Two weeks ago, I spoke at the Qual360 conference in Atlanta, hosted by the Merlien Institute. If you follow this blog, you’ll know that I typically fold qualitative insight into a diverse research mix, so I went to the conference with a broad view of market research methodologies. But after connecting with qualitative researchers, marketers, academics, and thought leaders from around the globe, I left Qual360 with a renewed appreciation for the fundamental importance of qualitative insight, its deep impact on key business decisions, and its differentiated value in today’s data-driven culture. Here are a few of my takeaways from Qual360:
In a world where everything is getting faster, qualitative research must go slower. As Anita Watkins from TNS and Emily Williams of Newell Rubbermaid put it, qualitative research is not about testing, it is about illuminating context and understanding evolving beliefs. That means qualitative insight can’t be commoditized and sold with the promise of fast, bite-size deliveries. The true value of qualitative insight lies not in the verbatim data but in the accurate analysis of those words in the context of social, environmental, psychological, and emotional depth.
From Time Warner and Comcast to AT&T and DirecTV, corporate mergers appear to be the latest tactic in winning the battle for market share and driving innovation. From a business perspective, the strategic advantages of such mergers may be clear — but what do these changes look like from the consumer’s viewpoint? To understand consumer reaction to the latest series of merger announcements, Forrester leveraged its Technographics360 approach of linking multiple data sources to give a holistic view of consumers. Specifically, we tuned into online chatter with our social listening platform and engaged our ConsumerVoices market research online community for this analysis.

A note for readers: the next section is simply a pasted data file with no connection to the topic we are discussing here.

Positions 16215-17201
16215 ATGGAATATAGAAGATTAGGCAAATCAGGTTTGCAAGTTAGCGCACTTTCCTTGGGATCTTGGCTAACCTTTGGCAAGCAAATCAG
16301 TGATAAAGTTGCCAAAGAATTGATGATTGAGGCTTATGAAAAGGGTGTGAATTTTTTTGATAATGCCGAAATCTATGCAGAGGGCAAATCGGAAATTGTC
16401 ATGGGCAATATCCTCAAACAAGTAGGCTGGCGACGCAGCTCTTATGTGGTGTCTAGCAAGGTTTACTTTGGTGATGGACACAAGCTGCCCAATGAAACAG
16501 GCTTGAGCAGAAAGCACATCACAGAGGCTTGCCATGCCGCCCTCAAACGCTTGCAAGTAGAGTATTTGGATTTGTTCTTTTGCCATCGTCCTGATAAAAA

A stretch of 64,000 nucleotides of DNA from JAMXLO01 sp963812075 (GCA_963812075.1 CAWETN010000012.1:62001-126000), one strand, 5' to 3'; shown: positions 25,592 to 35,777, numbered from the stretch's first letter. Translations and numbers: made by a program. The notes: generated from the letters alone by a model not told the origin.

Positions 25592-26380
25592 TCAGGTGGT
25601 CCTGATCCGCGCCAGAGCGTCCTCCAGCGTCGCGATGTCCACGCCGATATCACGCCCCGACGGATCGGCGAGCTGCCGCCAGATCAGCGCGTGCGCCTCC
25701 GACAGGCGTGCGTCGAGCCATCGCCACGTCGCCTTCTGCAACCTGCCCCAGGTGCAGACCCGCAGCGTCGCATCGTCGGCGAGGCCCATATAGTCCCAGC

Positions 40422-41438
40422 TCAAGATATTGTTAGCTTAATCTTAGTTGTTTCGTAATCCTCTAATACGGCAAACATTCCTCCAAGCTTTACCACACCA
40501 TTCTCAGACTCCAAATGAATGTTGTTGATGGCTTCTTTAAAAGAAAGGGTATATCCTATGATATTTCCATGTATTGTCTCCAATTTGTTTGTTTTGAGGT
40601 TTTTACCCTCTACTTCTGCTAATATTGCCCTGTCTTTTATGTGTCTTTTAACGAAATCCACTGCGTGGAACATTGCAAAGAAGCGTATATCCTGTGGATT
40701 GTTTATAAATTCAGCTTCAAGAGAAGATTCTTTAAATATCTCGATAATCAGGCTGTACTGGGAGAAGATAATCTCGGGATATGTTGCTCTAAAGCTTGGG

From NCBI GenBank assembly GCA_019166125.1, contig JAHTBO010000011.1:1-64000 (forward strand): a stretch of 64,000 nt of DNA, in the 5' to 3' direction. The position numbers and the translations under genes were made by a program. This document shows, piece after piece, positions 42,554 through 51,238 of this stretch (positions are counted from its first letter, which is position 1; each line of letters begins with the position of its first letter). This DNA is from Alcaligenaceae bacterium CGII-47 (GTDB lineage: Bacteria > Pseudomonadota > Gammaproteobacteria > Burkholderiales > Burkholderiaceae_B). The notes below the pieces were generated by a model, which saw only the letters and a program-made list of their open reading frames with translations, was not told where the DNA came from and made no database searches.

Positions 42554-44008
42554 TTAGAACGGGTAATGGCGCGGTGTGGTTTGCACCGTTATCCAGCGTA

According to the data, consumers associate mergers with increased costs, fewer opportunities for choice, and decreased product and service quality. While a few individuals appreciate the potential for innovation that mergers might afford, the prevailing sentiment is uncertainty:
The fact that individuals are wary of these corporate mergers partially stems from the timeless truism that “people are afraid of change.” To mainstream consumers, a large merger suggests a loss of customer control and greater uncertainty; according to the Harvard Business Review, these are the top two qualities that underpin a fear of change.
My colleague Lindsey Colella and I attended the Vision Critical Summit in New York this week and were inspired by how market insights professionals are truly embracing the value of market research online communities (MROCs). Among the emerging and innovative methodologies, this is the one that we are seeing gaining significant traction: The Greenbook Research Industry Trends (GRIT) Report shows that this is the top emerging methodology used by client-side researchers — with 36% currently leveraging it.
What did we learn at the event? In addition to reinforcing MROC best-practice tips like closing the loop with panelists and incentivizing in a relevant way, which Lindsey recently wrote about in her report “Best Practices For Managing A Market Research Online Community,” the following best practices and examples caught our attention:
· Internal marketing is critical. Market insights professionals need to “sell” the value of MROCs to various business units across the organization. One electronics retailer did that by hosting monthly meetings in which the MI team presented all the research collected in the MROC to the cross-function business leaders.